A relentlessly controversial figure whose administrative career would bring him to the heights of the ICC presidency and the depths of fraud allegations and alcohol-fuelled public disgrace, Sonn was roundly criticised by the cricketing fraternity; yet even those who believed he should have been focusing his efforts on improving coaching facilities for black schoolchildren understood his motives. "No doubt Sonn," noted the Guardian, "has seen too many examples of lip-service being paid to a quota system while, behind the scenes, not much is being done to attack the roots of an historic injustice."

Reflecting the elitism of a sport showing few signs of gaining traction in a black community conspicuously more enamoured of football, South Africa's 2007 Rugby World Cup-winning XV numbered only a couple of non-white faces. In cricket, another sport dominated by the elite white schools, politicians and administrators believed reformation should be a top-down process, billed as "targeted transformation". "As long as we have an abnormal society," Norman Arendse, the CSA president at the time, emphasised in 2007, "quotas and targets are not only desirable but also a constitutional imperative."

Why should sport be expected to discriminate, however positively, when other branches of the cultural tree are not?

This prompted some problematic arguments. When Graeme Smith wanted to omit Ntini from a critical World Cup match, he was obliged to justify himself in a lengthy one-on-one with the CSA chief executive, Gerald Majola. Many argued that dressing-room morale was being undermined. By 2010, according to Tony Irish, the South Africa Cricket Association CEO, matters had become intolerable: "The players feel that as soon as a racial number is set for selection of the team (whether or not one calls this a quota or a target) it leads to a divisive dynamic within the team, and it is also degrading to the players of colour who should be there on merit, yet are labelled a quota/target player."

Cue a letter sent to Arendse and his fellow board members in 2007 by a group of senior players led by Ashwell Prince, soon to become the national team's first coloured captain. In it, they demanded an end to "artificial" selection at the highest level. Later that year, Makhenkesi Stofile, the sports minister, scoffed at the quotas as "window dressing", signifying a shift towards the notion that victory on the field would be a more effective form of inspiration.

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In this sphere, Zimbabwe is well ahead of its big brother. It was the quota system that spurred 15 white players to mount a rebellion in 2004, led by Heath Streak. Today Streak is adamant that most of the nation's professionals, regardless of skin colour, were opposed to quotas and that his black colleagues, whose job options were far narrower, declined to revolt only because they feared the repercussions. The recent Test victory over Pakistan by a team far more reflective of the nation's demographics suggests that the angst has been worthwhile.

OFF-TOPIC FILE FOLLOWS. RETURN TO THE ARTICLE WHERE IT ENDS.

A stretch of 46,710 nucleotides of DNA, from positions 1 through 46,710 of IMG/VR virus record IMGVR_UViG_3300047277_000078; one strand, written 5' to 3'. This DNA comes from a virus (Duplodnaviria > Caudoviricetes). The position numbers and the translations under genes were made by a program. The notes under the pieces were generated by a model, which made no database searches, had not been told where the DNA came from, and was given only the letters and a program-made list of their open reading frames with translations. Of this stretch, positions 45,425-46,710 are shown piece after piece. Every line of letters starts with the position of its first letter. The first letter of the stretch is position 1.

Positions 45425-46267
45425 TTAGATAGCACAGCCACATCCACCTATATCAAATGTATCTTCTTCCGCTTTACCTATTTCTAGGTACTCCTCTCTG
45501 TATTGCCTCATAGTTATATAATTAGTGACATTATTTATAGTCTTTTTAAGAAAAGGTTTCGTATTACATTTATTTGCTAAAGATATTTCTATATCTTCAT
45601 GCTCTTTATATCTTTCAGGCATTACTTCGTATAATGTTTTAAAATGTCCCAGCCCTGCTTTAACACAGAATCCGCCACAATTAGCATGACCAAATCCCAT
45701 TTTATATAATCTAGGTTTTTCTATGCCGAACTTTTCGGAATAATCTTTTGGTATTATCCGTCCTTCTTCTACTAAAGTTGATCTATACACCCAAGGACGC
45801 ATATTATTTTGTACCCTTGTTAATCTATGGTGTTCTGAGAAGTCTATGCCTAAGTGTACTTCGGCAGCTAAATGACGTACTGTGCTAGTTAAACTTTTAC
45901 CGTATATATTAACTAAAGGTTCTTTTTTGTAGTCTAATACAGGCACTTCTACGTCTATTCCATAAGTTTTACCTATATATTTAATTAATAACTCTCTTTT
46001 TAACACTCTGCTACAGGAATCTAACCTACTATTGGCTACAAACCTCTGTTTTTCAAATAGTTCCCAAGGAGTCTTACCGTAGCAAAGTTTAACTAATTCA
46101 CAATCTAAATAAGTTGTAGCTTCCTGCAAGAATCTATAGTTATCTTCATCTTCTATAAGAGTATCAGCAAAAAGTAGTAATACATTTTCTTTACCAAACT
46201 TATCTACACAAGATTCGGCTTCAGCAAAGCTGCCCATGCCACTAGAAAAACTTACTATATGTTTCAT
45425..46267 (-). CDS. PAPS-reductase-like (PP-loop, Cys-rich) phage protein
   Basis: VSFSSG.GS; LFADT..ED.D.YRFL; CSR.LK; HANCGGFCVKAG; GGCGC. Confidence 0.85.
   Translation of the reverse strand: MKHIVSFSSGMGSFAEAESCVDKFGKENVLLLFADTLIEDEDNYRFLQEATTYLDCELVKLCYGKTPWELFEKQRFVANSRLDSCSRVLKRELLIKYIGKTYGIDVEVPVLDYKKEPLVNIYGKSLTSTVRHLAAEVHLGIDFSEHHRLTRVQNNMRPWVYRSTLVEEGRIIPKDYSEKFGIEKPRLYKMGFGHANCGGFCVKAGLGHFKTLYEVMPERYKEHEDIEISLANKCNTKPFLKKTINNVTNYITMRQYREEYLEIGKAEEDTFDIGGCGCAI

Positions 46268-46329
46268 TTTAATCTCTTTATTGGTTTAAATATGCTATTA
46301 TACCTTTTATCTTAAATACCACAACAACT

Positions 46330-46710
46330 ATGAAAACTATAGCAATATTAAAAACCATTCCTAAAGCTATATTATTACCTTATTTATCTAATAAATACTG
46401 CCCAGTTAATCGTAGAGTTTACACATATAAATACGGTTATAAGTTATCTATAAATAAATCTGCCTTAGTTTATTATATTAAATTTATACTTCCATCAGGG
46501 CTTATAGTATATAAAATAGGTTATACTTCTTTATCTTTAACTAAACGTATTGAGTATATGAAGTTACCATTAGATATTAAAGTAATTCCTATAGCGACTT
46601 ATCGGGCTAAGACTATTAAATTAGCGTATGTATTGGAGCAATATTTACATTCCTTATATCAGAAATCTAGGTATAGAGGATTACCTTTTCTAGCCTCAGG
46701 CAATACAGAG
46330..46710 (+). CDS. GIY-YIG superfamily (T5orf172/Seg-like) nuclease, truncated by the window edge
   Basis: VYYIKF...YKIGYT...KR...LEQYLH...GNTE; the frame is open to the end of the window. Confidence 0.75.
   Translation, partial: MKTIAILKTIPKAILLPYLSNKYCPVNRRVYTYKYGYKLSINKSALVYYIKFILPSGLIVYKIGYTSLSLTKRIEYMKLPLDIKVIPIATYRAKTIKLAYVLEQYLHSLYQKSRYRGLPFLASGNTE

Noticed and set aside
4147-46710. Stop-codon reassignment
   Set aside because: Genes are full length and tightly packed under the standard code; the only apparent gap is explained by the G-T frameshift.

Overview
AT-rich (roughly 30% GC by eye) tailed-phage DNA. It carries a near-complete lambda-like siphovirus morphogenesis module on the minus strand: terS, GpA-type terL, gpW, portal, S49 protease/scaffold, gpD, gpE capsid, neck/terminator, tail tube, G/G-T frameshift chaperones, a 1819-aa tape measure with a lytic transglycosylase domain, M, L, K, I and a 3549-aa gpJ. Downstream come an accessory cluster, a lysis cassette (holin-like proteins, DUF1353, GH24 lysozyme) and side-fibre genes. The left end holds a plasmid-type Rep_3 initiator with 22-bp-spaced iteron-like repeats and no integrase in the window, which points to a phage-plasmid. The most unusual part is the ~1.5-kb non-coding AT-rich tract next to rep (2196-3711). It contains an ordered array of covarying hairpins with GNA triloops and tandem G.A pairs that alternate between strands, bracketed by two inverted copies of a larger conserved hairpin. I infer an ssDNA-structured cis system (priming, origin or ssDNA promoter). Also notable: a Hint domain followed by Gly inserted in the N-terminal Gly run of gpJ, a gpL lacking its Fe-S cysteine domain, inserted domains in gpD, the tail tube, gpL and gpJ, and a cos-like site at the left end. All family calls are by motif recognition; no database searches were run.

"Some sort of compensation or attempt at rectification is due to those non-white sportspeople who were directly or indirectly disadvantaged by apartheid." So acknowledged Dr Carl Thomen of the University of Johannesburg, in his 2008 book Is it Cricket? An Ethical Evaluation of Race Quotas in Sport. These "compensatory efforts", he nonetheless concluded, "must not come via the same principles which got us into the mess of apartheid in the first place". In writing his book, he sought "to show that the negative consequences of such policies far outweigh any good they may realistically claim to do".

Upon reading those sentiments a few weeks ago, I emailed the author. Surely, given the opportunities afforded the likes of Ntini and Hashim Amla, the quota system had been justified? He was not for turning. "I'm not sure that that policy was responsible [his italics] for their selection. Perhaps they were thrown in a bit earlier than otherwise, but I'm not sure you can credit the quota policies of the time with their success. The problem with quotas is that they are ethically indefensible, and they actively do damage. 'Necessity' doesn't come into it; they are evil, plain and simple."

Evil, really? How, then, do we describe apartheid? The counter-argument was summed up by my guest last weekend, John Young, a sportswriter, author and retired schoolteacher from the Western Cape and Thami Tsolekile's erstwhile agent. "Quotas were necessary precisely so that merit could be acknowledged," he reasons. "Good black players would never have been picked without them."

There's one mathematical equation we all know: wrong + wrong never = right. But sometimes being wrong for the right reasons can be preferable to being right for the wrong ones.

Rob Steen is a sportswriter and senior lecturer in sports journalism at the University of Brighton

Comments have now been closed for this article

  • Marktc on October 23, 2013, 10:18 GMT

    It has to start at primary school level. Development needs to be catered for from the young up. This also means getting children interested in the sport. IT is also more about class in a lot of cases. I know of many kids who's family cannot afford the kit for them to play, as the schools do not furnish equipment. So we are losing a lot of talent, of all races. As for quotas, I disagree with them. Team dynamics should not be upset, and it also demeans players who make it on pure merit.